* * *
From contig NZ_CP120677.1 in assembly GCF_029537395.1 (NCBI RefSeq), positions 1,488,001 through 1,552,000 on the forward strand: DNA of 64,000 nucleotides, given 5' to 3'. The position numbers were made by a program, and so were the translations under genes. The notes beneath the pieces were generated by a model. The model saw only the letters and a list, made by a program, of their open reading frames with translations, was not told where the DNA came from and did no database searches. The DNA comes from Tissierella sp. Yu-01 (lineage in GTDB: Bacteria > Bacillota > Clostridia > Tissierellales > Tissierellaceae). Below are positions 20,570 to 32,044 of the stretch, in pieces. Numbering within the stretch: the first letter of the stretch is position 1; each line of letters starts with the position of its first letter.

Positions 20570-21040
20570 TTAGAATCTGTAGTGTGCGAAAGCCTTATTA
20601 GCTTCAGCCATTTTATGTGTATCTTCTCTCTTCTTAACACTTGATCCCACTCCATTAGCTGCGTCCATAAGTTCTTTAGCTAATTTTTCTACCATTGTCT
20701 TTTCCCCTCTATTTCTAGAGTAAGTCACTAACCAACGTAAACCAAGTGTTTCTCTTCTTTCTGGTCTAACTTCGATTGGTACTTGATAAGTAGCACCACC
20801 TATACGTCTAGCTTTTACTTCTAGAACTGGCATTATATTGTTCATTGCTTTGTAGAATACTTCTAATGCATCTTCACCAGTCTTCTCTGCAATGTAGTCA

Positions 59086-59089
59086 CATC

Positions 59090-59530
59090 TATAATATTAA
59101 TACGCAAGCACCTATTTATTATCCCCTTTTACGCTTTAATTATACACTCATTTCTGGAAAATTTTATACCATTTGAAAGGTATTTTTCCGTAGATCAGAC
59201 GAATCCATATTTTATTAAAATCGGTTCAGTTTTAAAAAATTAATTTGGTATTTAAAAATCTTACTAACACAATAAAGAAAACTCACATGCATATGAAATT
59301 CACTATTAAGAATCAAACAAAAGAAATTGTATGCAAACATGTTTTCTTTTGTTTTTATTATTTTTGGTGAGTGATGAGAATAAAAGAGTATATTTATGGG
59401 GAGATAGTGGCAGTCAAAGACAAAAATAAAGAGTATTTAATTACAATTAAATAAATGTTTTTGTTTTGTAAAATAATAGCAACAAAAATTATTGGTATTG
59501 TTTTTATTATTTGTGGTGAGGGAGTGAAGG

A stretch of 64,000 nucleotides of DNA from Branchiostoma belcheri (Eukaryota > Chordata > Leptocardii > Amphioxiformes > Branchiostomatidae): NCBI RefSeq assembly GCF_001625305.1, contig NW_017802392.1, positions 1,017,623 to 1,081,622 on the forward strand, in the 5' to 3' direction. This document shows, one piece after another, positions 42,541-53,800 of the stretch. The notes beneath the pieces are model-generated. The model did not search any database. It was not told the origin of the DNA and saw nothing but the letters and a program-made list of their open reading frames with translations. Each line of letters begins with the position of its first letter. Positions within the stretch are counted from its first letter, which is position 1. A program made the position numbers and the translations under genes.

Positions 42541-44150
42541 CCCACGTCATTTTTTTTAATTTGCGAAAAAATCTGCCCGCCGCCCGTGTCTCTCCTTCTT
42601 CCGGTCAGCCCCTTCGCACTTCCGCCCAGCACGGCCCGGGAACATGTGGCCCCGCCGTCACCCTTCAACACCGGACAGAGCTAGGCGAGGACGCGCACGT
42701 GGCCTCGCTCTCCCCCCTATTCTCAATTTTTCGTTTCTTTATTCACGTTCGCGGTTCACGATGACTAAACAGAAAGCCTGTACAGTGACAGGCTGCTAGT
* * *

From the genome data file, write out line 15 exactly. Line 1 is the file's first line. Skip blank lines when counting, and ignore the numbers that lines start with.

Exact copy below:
59501 TTTTTATTATTTGTGGTGAGGGAGTGAAGG